10 I Dream Of Jeannie Secrets You Need to Know

10 I Dream Of Jeannie Secrets You Need to Know
User Rating: 0 (0 votes)

We loved that show! The interaction between the main characters played by Barbara Eden and Larry Hagman made for many evenings of laughter as Jeannie the genie winked, giggled, and wiggled her way into our hearts. Major Tony Nelson stumbled upon a bottle when his space capsule fell back to Earth. He rubbed it and out popped Jeannie, who had been trapped for 2,000 years. For the next five years she tried so very hard to please the man who saved her from an eternity of drifting at sea. However, I bet you don’t know all the secrets of this primetime TV show from 1965. Here’s a few nuggets of info for everyone who is still Dreaming of Jeannie.

ia.media-imdb.com

ia.media-imdb.com

1. That Theme Song Wasn’t There for Season One: That catchy little Carribbean dance that matched Jeannie’s sexy wiggle wasn’t written by Hugo Montenegro until Season Two, when they also started shooting it in living color. For the first season, the show switched between a few different tunes as they tested out their audience.

sitcomsonline.com

sitcomsonline.com

2. Happily Ever After Wasn’t What Barbara Eden Wanted: In the final season, Major Nelson and Jeannie tied the knot–which is awkward if you happen to be an immortal who lives in a bottle. The lead actress didn’t buy the plot, and it appears neither did America. The show was canceled in 1970.

uploads.neatorama.com

uploads.neatorama.com

3. Jeannie Had a Baby?: No! However, Barbara Eden was carrying her own child during the filming of the first ten episodes of the show. It’s a good thing her costume involved voluminous scarves…they hid the baby bump!

cdn4.famefocus.com

cdn4.famefocus.com

4. Jeannie Was a Lion-Whisperer: When the cast had a lion written into the script during the first season, Barbara Eden seemed to know all about how to handle them, offering advice to the rest of the crew. Larry Hagman was not so eager. When he walked on set for the first time with the lion, the big cat roared and Hagman ran away.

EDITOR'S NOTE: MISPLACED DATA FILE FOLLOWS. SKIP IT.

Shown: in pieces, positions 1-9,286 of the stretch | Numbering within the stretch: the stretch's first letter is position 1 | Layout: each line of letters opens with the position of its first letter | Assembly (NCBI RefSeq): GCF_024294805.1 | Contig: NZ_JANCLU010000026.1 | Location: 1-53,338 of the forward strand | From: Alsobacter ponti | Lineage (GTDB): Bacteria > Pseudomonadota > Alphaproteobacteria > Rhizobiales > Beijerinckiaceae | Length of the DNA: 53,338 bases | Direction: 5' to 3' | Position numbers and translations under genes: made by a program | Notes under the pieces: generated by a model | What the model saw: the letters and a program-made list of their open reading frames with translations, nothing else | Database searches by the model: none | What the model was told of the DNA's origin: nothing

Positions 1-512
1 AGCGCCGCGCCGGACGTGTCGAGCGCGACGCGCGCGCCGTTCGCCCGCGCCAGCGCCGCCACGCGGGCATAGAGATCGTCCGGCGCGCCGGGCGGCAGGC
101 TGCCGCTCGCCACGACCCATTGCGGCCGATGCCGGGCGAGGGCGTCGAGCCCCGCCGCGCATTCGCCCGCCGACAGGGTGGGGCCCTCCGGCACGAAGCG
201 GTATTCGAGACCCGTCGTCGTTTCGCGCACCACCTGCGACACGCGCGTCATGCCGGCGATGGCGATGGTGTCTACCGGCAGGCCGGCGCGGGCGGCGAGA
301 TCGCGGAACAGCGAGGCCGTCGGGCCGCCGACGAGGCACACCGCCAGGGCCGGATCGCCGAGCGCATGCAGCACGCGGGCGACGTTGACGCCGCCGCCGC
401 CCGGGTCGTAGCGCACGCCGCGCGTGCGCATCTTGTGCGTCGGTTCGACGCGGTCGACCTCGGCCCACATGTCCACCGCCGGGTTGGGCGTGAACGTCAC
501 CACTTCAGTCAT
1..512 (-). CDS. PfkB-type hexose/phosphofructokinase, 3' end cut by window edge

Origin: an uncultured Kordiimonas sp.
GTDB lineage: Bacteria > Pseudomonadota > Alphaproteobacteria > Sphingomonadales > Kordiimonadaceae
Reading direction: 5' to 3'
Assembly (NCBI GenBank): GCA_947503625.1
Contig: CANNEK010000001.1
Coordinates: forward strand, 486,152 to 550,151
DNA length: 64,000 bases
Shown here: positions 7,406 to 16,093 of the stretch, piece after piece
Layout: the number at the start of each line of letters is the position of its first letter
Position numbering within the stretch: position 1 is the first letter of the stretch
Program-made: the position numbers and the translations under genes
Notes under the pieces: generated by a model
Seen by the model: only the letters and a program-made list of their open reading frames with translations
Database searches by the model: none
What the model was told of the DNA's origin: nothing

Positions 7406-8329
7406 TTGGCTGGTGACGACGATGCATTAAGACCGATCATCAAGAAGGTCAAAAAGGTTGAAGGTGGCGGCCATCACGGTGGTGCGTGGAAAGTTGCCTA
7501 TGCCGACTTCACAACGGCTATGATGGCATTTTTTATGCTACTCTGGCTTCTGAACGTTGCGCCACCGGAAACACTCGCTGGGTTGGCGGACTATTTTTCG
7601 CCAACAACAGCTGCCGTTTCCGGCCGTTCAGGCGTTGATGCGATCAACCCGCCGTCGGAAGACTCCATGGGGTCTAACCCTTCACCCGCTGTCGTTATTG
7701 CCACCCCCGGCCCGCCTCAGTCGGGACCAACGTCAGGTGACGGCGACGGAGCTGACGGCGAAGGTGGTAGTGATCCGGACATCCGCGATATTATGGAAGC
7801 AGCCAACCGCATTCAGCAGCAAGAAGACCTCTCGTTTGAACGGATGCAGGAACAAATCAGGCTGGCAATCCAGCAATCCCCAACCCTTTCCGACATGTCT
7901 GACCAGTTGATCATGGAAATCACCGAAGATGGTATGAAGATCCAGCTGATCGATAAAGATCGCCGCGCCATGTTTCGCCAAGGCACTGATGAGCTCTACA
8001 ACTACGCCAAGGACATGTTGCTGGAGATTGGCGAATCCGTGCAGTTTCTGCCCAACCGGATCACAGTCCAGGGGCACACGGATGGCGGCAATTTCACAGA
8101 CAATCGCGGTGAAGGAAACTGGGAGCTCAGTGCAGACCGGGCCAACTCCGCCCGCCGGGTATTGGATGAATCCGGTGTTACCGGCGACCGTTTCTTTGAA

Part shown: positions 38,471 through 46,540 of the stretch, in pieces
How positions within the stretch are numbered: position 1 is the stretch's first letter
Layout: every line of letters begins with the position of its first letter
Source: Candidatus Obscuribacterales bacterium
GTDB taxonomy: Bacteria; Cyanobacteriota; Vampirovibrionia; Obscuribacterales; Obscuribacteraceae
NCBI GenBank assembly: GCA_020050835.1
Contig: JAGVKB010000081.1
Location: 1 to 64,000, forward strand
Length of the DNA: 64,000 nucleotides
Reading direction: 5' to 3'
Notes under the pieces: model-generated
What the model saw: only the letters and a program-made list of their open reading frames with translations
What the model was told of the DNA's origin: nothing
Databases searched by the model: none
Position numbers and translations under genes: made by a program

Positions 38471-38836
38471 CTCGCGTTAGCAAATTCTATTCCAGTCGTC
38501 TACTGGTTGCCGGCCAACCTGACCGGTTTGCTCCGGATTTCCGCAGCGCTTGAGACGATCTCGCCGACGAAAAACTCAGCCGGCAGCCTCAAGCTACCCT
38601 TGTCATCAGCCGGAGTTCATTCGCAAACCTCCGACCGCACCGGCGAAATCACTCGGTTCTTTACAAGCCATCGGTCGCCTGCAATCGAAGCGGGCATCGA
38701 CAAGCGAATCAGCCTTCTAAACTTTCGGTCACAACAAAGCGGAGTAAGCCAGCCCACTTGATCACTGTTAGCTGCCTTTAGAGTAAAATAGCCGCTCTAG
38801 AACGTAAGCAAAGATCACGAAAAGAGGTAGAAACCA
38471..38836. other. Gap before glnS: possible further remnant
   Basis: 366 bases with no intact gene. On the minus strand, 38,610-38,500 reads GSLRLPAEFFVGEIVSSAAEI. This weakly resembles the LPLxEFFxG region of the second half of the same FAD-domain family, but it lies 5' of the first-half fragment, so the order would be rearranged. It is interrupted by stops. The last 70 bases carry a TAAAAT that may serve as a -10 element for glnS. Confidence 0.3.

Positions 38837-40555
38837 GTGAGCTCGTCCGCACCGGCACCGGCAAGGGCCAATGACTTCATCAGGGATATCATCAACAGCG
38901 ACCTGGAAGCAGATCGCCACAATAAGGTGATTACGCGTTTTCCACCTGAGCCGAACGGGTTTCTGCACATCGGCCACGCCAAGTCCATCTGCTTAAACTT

sitcomsonline.com

sitcomsonline.com

5. Was that a spectre of Spector?: Big-time record producer and convicted of murder in 2003, Phil Spector made an appearance on the TV show in 1968, as he was supposed to be helping Jeannie with her music career. Maybe it’s a good thing that didn’t work out for her.

s59.photobucket.com

s59.photobucket.com

6. Monkeying Around with Jeannie: You know your show is a big hit when boy band “The Monkees” references you on their own show. During one episode of their show, the boys find a bottle on the beach and decide to rub it to see if there’s a genie inside. When one pops out, Davy Jones says, “Wrong show!” Can you hear them laughing?

digitalspyuk.cdnds.net

digitalspyuk.cdnds.net

7. JR was Unhappy Even When He Was an Astronaut: Larry Hagman played an unhappy oilman in the show Dallas some ten years after Jeannie aired. However, he was practicing the scowl while filming the comedy by drowning his sorrows with champagne and pot. Unfortunately, his alcohol abuse led to him receiving a liver transplant in 1995. Sorry Jeannie couldn’t make her master all better.

images6.fanpop.com

images6.fanpop.com

8. Big Plot Change: Originally the show said Eden’s character had been placed in her bottle by The Blue Djinn as punishment, who she refused to marry. Somewhere along the line Jeannie insisted she came from a long line of genies…which was it? Or did the producers wish to avoid any mention of domestic abuse? Seems political correctness was a problem even back then.

images2.fanpop.com

images2.fanpop.com

9. Major Nelson Did Some Real Research: Since Hagman’s character was an astronaut who found the genie bottle upon his return to Earth, the cast all visited Cape Canaveral and met some real live astronauts to better understand their characters. After Eden helped to launch a weather satellite in full Jeannie regalia, the case went out to supper with Buzz Aldrin–before he got to walk on the moon.

upload.wikimedia.org

upload.wikimedia.org

10. The End of the Black and White Era: I Dream of Jeannie was the last regular network show shot in black & white during its first season. The NBC peacock had been designed to show off the new color television technology and the network committed to airing all their regular shows in color. It was a good thing, as Jeannie’s wardrobe of exotic scarves deserved to be showcased in all its technicolor glory.